George Headley as national hero
The prime minister has announced the appointment of a committee to make recommendations for the nomination of possible additions to the Order of National Hero. This has already resurrected calls for a Bob Marley, Louise Bennett, and Tacky, the slave freedom fighter of 1760, to be so considered.
Each stands on his or her own merit, and are all beloved icons who have woven their names into the history and legends of Jamaica. There are several others who will come to mind, but I would like to bring forward once again the case for arguably the world's greatest cricketer, George Headley, to be named a national hero.
What a delight it would be! What a role model for emulation in terms of dedication, hard work, humility, selflessness, courage, and accomplishment!
No, I don't go overboard. Out of all the names likely to be shortlisted, Headley is the one who was accepted as a true hero of the people in his lifetime. He was accorded the classical treatment of songs, poetry and prose that garlands the names of those who have been created icons by their own people.
Make no mistake about it: Headley was loved in his time. He was revered for his discipline and application, as much as his mastery of the game. Crowds flocked to get a glimpse of him wherever the West Indies team docked while playing a series, be it Bridgetown, Port-of-Spain, Georgetown, or Kingston's No. 3 pier. The masses saw him as representing their struggles to gain a foothold in society on the basis of a commitment to excellence, rather than through wealth, privilege, or colour.
Indeed, Headley represented the hopes and aspirations of thousands of his countrymen whose dreams of independence and nationhood in the 1930s and 1940s were slowly being defined by his exploits and incredible achievements.
For those who may unfortunately be asking George Who, this was the man who was nicknamed 'Atlas' because he bore the brunt of the West Indies batting on his shoulders during the 1930s.
As a mere boy of 19, he astonished the cricket Establishment when he made his first double century (211) in his first international series against Lord Tennyson's XI at Melbourne Park in 1928.
The 'chocolate baby', as he was dubbed, went on to make 176 in the first Test against England in 1929 in Barbados, followed by two centuries of 114 and 112 in the third at Bourda.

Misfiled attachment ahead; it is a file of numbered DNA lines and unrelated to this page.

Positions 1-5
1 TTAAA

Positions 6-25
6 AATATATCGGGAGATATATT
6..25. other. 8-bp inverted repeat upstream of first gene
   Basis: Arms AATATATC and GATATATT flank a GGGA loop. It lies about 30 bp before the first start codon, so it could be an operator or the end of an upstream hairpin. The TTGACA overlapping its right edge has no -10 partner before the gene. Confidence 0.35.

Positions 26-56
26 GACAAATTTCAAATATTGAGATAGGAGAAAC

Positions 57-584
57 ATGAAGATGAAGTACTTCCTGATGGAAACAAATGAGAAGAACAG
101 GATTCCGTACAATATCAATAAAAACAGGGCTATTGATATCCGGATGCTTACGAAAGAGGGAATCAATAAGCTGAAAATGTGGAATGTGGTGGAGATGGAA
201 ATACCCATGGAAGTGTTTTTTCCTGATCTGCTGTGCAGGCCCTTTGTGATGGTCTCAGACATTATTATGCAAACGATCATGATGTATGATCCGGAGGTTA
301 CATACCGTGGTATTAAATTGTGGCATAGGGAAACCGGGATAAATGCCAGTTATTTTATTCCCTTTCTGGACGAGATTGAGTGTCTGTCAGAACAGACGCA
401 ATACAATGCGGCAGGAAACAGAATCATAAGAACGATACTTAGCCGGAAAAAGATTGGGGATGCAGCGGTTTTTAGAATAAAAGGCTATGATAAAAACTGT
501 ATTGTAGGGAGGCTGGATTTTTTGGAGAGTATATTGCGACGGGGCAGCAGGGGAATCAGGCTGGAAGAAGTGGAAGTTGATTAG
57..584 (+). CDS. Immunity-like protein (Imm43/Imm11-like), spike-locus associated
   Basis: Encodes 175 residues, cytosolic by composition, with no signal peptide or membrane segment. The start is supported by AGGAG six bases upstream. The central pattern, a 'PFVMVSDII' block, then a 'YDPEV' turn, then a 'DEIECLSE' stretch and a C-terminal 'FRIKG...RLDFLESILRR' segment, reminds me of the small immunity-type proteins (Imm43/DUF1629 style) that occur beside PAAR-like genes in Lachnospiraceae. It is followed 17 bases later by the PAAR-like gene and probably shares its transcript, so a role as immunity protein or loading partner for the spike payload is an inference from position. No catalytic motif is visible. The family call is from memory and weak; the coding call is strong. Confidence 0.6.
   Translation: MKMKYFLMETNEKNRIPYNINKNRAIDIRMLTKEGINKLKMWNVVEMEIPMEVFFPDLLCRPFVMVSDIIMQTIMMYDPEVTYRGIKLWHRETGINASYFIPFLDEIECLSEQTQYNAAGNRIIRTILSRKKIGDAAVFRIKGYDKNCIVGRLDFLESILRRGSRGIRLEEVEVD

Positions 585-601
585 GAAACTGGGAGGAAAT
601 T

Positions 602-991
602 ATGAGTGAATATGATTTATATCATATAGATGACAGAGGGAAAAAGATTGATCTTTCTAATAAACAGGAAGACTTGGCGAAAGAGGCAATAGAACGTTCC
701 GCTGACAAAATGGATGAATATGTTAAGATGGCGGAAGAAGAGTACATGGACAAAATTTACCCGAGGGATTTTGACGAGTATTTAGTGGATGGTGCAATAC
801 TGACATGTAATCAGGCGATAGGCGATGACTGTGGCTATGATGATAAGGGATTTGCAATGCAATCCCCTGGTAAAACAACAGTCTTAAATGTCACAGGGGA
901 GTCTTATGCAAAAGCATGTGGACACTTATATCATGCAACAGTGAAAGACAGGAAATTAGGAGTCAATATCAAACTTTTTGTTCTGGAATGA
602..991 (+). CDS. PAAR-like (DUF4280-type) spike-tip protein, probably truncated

He continued to make century after century against the best of Australia and England, recording an average of 60.83, with his Test career unfortunately interrupted by World War II.
In an earlier article published in The Gleaner on June 7, 2009, I suggested that it could be studied "how the emergence of the West Indies as a Test-playing region in the late 1920s and 1930s coincided with the political and cultural movement that marked the early stirrings for independence across the British Caribbean.
"For example, Headley's centuries in his first international series in 1928 resonated well with Marcus Garvey's call for dominion status (political independence) for Jamaica in 1929.
"The political movement on the one hand, and the advancement of cricket on the other, continued to grow in the 1930s with the Progressive League spearheaded by W.G. McFarlane, Wilfred Domingo, Adolphe Roberts, Norman Manley and Richard Hart proposing national self-government for Jamaica in 1937, and Alexander Bustamante giving a powerful voice to the labour movement in 1938.
"Fittingly, it was an epochal moment in cricket history that capped that eventful decade with Headley's unmatched and immortal 106 and 107 at Lord's in that famous Test in 1939."
Headley's elevation to the order would be a mighty shot in the arm for reviving interest and support for cricket. It would also provide an enduring example to our nationals as a reference model for sustained application, discipline, and the ability of the human will to triumph over challenges.
"Let all men charge and raise their glasses high
Each drink to him whose name shall never die
Yes, Headley shall henceforth be our cricket cry."